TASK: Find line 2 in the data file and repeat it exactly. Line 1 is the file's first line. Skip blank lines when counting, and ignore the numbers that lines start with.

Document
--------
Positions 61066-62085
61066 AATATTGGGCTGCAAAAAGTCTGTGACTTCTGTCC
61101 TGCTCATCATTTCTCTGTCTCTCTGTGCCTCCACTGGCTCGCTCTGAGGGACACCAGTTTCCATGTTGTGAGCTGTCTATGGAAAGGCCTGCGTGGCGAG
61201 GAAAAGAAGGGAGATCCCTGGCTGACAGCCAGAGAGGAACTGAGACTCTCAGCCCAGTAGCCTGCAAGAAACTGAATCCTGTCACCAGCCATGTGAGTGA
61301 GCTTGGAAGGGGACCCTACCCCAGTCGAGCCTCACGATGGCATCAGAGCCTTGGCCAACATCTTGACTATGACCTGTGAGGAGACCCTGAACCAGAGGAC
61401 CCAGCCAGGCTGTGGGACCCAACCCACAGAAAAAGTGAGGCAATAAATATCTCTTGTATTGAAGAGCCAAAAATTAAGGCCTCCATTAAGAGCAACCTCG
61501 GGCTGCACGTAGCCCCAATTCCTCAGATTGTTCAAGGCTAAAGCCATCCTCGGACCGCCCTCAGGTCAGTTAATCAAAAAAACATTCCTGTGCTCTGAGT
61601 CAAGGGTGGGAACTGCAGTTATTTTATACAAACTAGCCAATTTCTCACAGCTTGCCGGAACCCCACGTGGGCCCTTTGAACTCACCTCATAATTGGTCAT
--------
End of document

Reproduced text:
61066 AATATTGGGCTGCAAAAAGTCTGTGACTTCTGTCC